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Sunday, April 20, 2008

Review: The Book Thief by Markus Zusak

Posted by Irish in 5 Stars, Review, Young Adult5 Comments

Review: The Book Thief by Markus ZusakThe Book Thief by Markus Zusak
Published by Knopf Books for Young Readers on 14 March 2006
Genres: Action & Adventure, Adolescence, Afterlife, Death & Dying, Family, Friendship, Historical, People & Places, Politics & Intrigue, Self-Esteem & Self-Reliance, Social Issues, Survival Stories, Young Adult
Pages: 552
Format: Paperback
Source: Purchased
Buy on Amazon|Buy on Audible|Buy on Barnes & Noble|Buy on Book Depository

Place(s) Traveled To: Molching, Germany (1940s)

First Line(s): First the colors.

Have you ever wondered what it would be like to have a conversation with Death? What would you talk about? What stories might he share with you? The Book Thief by Markus Zusak is how I’d imagine such a conversation to go. The story centers around Liesal Meminger and begins in 1939 Germany when she is 9 years old. It is then that two things happen: 1) she steals her first book and 2) she is brought into Death’s notice. The Book Thief follows Liesal’s life as she moves in with her foster parents, Hans and Rosa Hubermann and takes her through out most of World War II. Liesal’s first act of book thievery is an odd one, because at the time she doesn’t know how to read. It isn’t until she moves in with the Hubermann’s that she learns this skill and becomes a devourer of words.I first heard about this book on that most addictive of websites LibraryThing. It is one of those books that has gained a lot of hype around it. This always makes me wary because books seldom live up to the hoopla (that Twilight fiasco comes immediately to mind). However, in this case I found the hype not only to be correct but also understated.

The Book Thief is a beautifully poetic story about growing up in Nazi Germany. Its about dealing with the propaganda and trying to find ones place in the world. I love how this story gives an added understanding to that time period. Reading the history books it is so easy to misunderstand what people living in Germany thought at that time. This book highlights how scared people were of not following the doctrine of Hitler, not because they believed because of what would happen if they didn’t have the appearance of believing. It is a story of love, loss and the struggle to survive. It is about courage and miracles and the colors that exist in the world. This book is about wonder and learning. The horrors of war and the idea of peace. There are stories within the story. And an addictive quality to the words that just make you want to keep turning the page.

Death is also the perfect narrator of this story. I am not sure that the story would have had the same power if it had been Liesal or some unknown 3rd party narrator telling the story. Death holds nothing back in his telling. And even though he often gets ahead of himself in the telling of Liesal’s story and you pretty much know most of what is going to happen before it actually does there are no apologies. In his words ‘Of course, I’m being rude. I’m spoiling the ending, not only for the entire book, but for this particular section of it. I have given you two events in advance because I don’t have much interest in building mystery. Mystery bores me. It chores me. […] Its the machinations that wheel us there that aggravate, perplex, interest and astound me. There are many things to think of. There is much to the story.’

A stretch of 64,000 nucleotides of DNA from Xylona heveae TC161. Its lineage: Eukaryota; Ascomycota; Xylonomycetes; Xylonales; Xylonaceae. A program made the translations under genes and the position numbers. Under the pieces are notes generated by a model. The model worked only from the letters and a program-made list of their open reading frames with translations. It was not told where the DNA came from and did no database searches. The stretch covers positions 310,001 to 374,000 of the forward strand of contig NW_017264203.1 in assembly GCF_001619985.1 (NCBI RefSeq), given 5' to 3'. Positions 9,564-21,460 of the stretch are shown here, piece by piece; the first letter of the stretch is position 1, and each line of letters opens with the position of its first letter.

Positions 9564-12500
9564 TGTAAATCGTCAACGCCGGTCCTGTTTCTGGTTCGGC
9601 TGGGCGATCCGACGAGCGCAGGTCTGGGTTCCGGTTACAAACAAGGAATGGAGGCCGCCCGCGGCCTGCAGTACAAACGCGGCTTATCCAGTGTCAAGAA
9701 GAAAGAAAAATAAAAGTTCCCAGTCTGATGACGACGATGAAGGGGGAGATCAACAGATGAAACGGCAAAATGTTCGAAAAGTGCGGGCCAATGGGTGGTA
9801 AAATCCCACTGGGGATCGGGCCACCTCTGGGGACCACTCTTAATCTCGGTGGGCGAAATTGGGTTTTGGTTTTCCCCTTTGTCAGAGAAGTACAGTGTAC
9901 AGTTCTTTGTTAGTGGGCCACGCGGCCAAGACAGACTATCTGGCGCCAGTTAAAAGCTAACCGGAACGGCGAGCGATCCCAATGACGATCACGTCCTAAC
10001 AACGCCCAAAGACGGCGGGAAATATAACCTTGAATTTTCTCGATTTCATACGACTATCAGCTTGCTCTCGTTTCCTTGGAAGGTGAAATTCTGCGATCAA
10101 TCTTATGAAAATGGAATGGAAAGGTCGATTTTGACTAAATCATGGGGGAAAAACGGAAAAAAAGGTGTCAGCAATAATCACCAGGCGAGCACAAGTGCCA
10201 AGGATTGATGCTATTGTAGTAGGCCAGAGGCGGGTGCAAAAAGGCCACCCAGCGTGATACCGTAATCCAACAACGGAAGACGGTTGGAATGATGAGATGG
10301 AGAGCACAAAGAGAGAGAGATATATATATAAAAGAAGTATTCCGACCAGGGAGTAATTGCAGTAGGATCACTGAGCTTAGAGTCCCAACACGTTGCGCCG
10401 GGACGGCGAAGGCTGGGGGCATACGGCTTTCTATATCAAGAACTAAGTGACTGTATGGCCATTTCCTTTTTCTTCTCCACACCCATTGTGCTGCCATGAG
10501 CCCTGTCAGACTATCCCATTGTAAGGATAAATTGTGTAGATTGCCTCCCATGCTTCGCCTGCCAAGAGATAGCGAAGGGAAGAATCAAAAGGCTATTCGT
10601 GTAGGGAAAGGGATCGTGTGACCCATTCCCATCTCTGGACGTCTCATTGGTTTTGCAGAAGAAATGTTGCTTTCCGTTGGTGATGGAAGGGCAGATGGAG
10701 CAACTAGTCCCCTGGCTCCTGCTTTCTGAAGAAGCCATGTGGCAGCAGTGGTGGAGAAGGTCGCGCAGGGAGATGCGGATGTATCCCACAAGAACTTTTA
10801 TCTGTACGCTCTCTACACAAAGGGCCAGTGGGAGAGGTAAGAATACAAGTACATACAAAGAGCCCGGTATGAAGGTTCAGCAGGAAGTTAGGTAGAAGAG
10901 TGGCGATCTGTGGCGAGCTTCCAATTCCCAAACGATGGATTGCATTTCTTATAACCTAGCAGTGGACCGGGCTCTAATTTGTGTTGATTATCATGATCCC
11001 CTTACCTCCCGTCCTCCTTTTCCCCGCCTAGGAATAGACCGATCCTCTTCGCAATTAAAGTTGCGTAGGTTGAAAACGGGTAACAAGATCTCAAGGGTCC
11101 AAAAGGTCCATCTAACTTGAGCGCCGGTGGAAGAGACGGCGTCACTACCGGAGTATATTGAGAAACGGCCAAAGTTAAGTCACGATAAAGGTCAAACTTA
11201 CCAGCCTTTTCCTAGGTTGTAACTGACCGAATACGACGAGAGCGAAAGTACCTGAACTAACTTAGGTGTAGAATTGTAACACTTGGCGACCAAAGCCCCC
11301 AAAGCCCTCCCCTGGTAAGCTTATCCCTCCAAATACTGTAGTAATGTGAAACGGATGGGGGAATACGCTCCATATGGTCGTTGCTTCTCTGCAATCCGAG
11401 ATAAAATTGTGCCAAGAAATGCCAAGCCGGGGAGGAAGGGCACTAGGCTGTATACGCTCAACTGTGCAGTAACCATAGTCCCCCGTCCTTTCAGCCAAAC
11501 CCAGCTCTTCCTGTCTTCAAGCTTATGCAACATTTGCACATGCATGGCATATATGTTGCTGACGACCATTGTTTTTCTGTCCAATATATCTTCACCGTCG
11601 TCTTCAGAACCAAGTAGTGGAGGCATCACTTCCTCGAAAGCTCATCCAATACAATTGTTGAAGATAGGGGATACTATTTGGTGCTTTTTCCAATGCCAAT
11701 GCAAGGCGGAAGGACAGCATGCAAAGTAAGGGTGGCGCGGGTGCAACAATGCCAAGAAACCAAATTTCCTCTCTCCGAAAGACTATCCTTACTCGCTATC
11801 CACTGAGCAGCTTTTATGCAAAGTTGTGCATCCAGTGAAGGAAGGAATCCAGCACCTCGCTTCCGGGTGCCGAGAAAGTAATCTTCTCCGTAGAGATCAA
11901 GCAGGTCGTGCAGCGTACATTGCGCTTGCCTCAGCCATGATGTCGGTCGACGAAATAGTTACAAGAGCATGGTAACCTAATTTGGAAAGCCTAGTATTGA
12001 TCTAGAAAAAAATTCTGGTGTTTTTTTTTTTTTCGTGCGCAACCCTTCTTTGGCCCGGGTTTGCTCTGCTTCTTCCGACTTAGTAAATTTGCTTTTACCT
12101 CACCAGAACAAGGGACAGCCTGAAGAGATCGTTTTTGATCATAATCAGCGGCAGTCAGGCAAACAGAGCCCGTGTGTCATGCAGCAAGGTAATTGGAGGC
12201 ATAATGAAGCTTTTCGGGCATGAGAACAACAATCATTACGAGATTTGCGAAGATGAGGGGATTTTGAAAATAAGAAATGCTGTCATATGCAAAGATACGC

Indeed, even knowing what is to come doesn’t lessen its effects. In fact, when those foreshadowed events are revealed the experience is almost heightened. There is no shock to numb the effect there is only that raw feeling of emotion like a sucker punch to the gut and your whole breath is knocked out of you. This book kept me up late into the night last night because I couldn’t wait another moment to finish it and it made me cry. Not soft tears but real gut-wrenching sobs. I think that the last book that made me cry like that was God-Shaped Hole by Tiffanie DeBartolo. That is another book that foreshadows events before they happen yet the effect of the events are in no way lessoned by the knowing.

I am truly amazed at the storytelling of The Book Thief. The words are poetry themselves and even when Zusak is talking about the horrors of the death camps the words themselves are still beautiful. I really don’t have the words to adequately describe just how amazing the writing is so I won’t. Just go, pick up the book and find out for yourself.

One last thing….I am holding a contest to send a brand new copy of this book to some lucky reader. For details check out this weeks Sunday Salon post.


5 Responses to “Review: The Book Thief by Markus Zusak”

  1. Mrs S

    Great review! I loved this book – and it made me cry too. We’re starting a book club at work and this is the first one we’ll be discussing – I’m looking forward to flicking through teh book again to remind me of the details – and then having a chat about it with my friends.

  2. Charley

    The Book Thief is one of my favorite reads so far this year. If you haven’t read I Am the Messenger – also by Markus Zusak – yet, I would highly recommend that book, too.

  3. Irish

    Charley – I haven’t read it yet but I did buy it recently. Its definitely on the agenda for this year.

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